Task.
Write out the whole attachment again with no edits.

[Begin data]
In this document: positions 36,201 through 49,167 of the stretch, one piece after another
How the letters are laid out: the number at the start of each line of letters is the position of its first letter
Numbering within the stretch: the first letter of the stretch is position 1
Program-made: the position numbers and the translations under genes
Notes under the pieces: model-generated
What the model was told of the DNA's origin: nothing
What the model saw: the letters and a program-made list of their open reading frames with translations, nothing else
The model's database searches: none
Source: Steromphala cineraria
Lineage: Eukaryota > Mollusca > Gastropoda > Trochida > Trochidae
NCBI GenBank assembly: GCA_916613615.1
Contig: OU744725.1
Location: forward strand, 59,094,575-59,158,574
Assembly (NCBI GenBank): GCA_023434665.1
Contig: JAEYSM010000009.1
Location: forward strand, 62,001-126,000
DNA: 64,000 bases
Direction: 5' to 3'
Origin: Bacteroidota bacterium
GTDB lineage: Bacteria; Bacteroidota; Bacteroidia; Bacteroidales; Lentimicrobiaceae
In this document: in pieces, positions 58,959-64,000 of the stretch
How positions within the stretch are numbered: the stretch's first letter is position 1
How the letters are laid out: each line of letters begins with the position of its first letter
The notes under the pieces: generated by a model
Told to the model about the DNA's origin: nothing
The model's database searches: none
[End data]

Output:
In this document: positions 36,201 through 49,167 of the stretch, one piece after another
How the letters are laid out: the number at the start of each line of letters is the position of its first letter
Numbering within the stretch: the first letter of the stretch is position 1
Program-made: the position numbers and the translations under genes
Notes under the pieces: model-generated
What the model was told of the DNA's origin: nothing
What the model saw: the letters and a program-made list of their open reading frames with translations, nothing else
The model's database searches: none
Source: Steromphala cineraria
Lineage: Eukaryota > Mollusca > Gastropoda > Trochida > Trochidae
NCBI GenBank assembly: GCA_916613615.1
Contig: OU744725.1
Location: forward strand, 59,094,575-59,158,574
Assembly (NCBI GenBank): GCA_023434665.1
Contig: JAEYSM010000009.1
Location: forward strand, 62,001-126,000
DNA: 64,000 bases
Direction: 5' to 3'
Origin: Bacteroidota bacterium
GTDB lineage: Bacteria; Bacteroidota; Bacteroidia; Bacteroidales; Lentimicrobiaceae
In this document: in pieces, positions 58,959-64,000 of the stretch
How positions within the stretch are numbered: the stretch's first letter is position 1
How the letters are laid out: each line of letters begins with the position of its first letter
The notes under the pieces: generated by a model
Told to the model about the DNA's origin: nothing
The model's database searches: none